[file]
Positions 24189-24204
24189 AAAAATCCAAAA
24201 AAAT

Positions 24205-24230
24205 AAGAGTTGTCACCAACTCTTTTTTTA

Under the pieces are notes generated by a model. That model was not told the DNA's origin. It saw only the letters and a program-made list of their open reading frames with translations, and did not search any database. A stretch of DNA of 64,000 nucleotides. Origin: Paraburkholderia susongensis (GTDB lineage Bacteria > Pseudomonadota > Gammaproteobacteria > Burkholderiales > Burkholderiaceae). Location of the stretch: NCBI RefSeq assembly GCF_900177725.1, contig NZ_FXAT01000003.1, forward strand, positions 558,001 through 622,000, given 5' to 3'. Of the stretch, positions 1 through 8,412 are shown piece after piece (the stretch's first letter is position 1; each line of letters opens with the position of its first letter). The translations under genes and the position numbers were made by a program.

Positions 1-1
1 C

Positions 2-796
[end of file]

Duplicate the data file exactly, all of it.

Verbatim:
Positions 24189-24204
24189 AAAAATCCAAAA
24201 AAAT

Positions 24205-24230
24205 AAGAGTTGTCACCAACTCTTTTTTTA

Under the pieces are notes generated by a model. That model was not told the DNA's origin. It saw only the letters and a program-made list of their open reading frames with translations, and did not search any database. A stretch of DNA of 64,000 nucleotides. Origin: Paraburkholderia susongensis (GTDB lineage Bacteria > Pseudomonadota > Gammaproteobacteria > Burkholderiales > Burkholderiaceae). Location of the stretch: NCBI RefSeq assembly GCF_900177725.1, contig NZ_FXAT01000003.1, forward strand, positions 558,001 through 622,000, given 5' to 3'. Of the stretch, positions 1 through 8,412 are shown piece after piece (the stretch's first letter is position 1; each line of letters opens with the position of its first letter). The translations under genes and the position numbers were made by a program.

Positions 1-1
1 C

Positions 2-796